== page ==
Early publications from other countries show that epidemiological features such as age, sex and comorbidities play an important role in disease progression [15,16]. Men are more likely to show a poor prognosis than women [15]. Diabetes, chronic obstructive pulmonary disease (COPD) and hypertension are often comorbid in severe COVID-19 [16,17,18]. In our COVID-19 patients, hypertension was the most prevalent disease (70%), followed by dyslipidemia, cardiovascular disease and diabetes.
Overall, ICU patients presented lymphopenia and normal WBC, similar to other smaller case series reports of critically ill patients in the US, China, Singapore or Italy [1,19,20,21,22]. Patients who died, also presented lower lymphocytes compared to survivors (p < 0.0001, data not shown). Interestingly, MCV was also lower in deceased patients, although the numbers were in range (data not shown). We also found that critically patients had hypoalbuminemia, and that this remained statistically significant even after adjusting for possible confounders. To our knowledge, only two studies have reported similar data on albumin levels in COVID-19, but these results have not been emphasized [5,23]. Previous research has shown that hypoalbuminemia is a strong predictor of 30-day, all-cause mortality in critically ill patients [24]. In fact, in our case series, lower albumin levels were associated with mortality and length of hospital stay (Figure 3).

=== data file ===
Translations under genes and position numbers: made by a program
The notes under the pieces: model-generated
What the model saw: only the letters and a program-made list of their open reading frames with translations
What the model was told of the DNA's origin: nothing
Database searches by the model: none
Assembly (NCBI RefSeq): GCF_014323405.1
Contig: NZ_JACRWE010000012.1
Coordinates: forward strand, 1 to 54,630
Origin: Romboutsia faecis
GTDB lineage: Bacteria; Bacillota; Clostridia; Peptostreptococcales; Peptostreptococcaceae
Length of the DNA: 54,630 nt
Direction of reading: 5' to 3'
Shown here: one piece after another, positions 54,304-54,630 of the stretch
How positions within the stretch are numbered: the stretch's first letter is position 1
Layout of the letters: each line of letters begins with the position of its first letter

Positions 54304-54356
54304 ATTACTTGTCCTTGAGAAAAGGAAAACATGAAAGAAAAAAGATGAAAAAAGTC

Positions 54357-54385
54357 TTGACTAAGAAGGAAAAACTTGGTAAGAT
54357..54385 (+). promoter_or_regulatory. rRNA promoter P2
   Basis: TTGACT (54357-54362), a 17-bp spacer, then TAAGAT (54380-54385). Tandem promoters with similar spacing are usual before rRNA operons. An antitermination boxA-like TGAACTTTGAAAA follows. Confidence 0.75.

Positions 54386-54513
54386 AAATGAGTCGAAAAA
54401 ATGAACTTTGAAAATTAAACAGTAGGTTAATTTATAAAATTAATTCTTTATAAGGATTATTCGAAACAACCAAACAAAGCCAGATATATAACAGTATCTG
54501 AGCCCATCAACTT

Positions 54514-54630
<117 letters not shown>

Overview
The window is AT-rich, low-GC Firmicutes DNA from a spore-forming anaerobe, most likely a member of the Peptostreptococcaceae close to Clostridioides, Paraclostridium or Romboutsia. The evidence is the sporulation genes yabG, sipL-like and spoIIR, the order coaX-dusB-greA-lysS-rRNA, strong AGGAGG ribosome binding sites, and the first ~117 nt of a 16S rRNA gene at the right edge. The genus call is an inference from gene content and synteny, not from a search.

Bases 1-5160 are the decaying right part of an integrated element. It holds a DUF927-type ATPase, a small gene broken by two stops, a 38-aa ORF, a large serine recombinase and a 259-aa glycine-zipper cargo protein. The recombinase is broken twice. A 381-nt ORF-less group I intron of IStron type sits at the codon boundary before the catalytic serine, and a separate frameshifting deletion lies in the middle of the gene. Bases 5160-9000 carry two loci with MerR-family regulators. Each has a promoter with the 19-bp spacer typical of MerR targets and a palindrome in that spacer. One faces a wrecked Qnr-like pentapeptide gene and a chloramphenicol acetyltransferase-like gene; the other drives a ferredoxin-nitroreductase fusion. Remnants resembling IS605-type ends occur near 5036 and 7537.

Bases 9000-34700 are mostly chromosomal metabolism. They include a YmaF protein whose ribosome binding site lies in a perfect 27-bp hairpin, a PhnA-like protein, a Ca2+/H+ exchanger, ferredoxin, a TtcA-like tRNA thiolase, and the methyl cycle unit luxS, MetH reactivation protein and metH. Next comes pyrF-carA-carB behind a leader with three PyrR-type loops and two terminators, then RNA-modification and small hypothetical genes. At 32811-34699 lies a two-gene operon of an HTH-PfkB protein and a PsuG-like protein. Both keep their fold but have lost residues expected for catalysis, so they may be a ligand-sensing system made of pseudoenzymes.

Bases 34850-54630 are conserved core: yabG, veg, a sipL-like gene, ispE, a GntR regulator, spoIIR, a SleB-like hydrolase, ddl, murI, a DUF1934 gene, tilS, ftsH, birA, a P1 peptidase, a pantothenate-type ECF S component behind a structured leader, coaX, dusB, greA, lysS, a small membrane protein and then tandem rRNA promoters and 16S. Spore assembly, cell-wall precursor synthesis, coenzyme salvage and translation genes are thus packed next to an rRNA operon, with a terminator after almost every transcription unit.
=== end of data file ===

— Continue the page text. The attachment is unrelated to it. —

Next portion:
Serum albumin levels on admission predict the need of intensive respiratory support in adult patients with influenza A (H1N1) [25]. Lower levels of albumin have also been associated with higher inflammation, hypercoagulation and carotid atherosclerosis in people with human immunodeficiency virus infection (HIV) [26]. Low albumin levels have been associated with survival in COVID-19 patients as well [27].
Similar to other studies, ICU patients presented with inflammatory markers above the normal range, especially D-dimer, LDH, ferritin, fibrinogen, CRP, troponin I and procalcitonin. Contrary to other studies, the levels of D-dimer did not differ among groups. D-dimer levels were statistically significant only when the data were adjusted for sex, age, race, smoking, SpO2 and comorbidities. Higher levels of these inflammatory markers are indicative of coagulation, cardiac and renal dysfunction. In this study, hypoalbuminemia was also associated with inflammation, but little is known about the relationship between the prognosis and severity of the disease, inflammation and lower levels of albumin in COVID-19 patients. This relationship might be mediated by initial levels of inflammation. More studies are needed to corroborate this hypothesis.